cur-mud-geon: anyone who hates hypocrisy and pretense and has the temerity to say so; anyone with the habit of pointing out unpleasant facts in an engaging and humorous manner
President Obama spoke to the assemblage at the National Prayer Breakfast yesterday. He spoke of his economic policies as having come from his Christian faith and cited the passage "for unto whom much is given, much shall be required" as he dicussed his effort to increase taxes on "the rich", in order to provide more for "the poor". This has caused a lot of discussion and one of the themes has been that of the cynics who wonder if this relatively new approach from the President is part of his differentiation of himself from the likely opposition candidate in the coming election, the Morman, Mitt Romney.
Another group of cynics question if the President is really a practicing member of the Christian faith or if this is simply his effort to attract another voting block for the Fall.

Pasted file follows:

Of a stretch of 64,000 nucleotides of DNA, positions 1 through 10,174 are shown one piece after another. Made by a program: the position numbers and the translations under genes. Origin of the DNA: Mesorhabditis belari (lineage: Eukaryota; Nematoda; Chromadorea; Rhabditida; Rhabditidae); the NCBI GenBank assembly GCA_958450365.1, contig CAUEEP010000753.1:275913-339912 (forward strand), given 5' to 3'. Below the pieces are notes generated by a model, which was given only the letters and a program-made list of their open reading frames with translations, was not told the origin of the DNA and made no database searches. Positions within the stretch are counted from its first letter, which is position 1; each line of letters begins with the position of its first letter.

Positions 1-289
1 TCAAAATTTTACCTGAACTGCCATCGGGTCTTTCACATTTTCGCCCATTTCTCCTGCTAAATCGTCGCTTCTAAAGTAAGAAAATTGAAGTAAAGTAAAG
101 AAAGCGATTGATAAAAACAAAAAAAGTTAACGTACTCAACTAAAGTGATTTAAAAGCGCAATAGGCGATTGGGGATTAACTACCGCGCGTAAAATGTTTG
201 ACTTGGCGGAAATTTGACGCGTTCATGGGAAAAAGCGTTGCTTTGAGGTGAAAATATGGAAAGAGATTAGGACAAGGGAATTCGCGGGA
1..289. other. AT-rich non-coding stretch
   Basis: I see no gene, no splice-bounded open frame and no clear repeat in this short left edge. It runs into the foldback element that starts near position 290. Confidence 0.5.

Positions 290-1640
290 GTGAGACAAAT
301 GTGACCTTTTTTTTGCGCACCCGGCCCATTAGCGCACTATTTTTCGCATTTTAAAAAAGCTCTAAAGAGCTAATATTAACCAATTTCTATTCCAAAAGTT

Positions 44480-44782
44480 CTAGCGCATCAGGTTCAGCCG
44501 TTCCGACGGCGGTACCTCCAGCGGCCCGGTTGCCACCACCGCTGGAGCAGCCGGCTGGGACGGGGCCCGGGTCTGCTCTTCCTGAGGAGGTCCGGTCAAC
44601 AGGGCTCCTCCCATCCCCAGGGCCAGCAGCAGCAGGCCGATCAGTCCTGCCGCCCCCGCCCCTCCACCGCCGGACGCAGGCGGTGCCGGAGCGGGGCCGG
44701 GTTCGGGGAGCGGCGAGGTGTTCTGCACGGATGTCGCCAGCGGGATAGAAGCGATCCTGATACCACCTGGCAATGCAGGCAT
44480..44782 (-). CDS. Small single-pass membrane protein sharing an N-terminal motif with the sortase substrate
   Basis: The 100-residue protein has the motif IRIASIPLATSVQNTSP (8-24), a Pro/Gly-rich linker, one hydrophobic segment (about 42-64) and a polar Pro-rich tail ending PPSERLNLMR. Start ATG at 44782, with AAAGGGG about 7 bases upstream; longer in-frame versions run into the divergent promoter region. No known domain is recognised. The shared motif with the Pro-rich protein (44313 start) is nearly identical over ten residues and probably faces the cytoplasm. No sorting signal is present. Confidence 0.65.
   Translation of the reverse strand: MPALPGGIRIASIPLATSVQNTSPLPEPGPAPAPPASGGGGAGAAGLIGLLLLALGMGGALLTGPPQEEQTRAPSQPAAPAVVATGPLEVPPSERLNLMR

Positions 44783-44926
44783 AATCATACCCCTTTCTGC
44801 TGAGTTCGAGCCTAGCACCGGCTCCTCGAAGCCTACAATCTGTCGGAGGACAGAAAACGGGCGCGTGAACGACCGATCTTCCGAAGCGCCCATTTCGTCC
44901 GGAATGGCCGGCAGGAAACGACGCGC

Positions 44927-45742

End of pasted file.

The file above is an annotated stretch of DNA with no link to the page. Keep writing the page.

I do not profess to know if either of the cynical positions is valid or invalid; I'll take the President at his word that he spoke from a true Christian conviction. I am not qualified to speak to anyone having become a Christian or not since I only know about me.
What I can take away from this is that we will very likely see religion as an element in the coming race if it involves Mitt Romney which it now seems will be the case. I don't recall religion being involved in the first campaign run by President Obama but I may've forgotten that or missed it.
We have many issues that need be debated by the candidates on the basis of each issue but I am concerned if this is done with the use of religion or of the Bible to make one's position seem more or less desirable. Faith journeys are, to my mind, very much individual journeys. Given the passion that is a definite part of political campaigns, and given the passion that can be, and often is, found in debates over religious positions, I am troubled that we may be crossing into an arena that will prove problematic.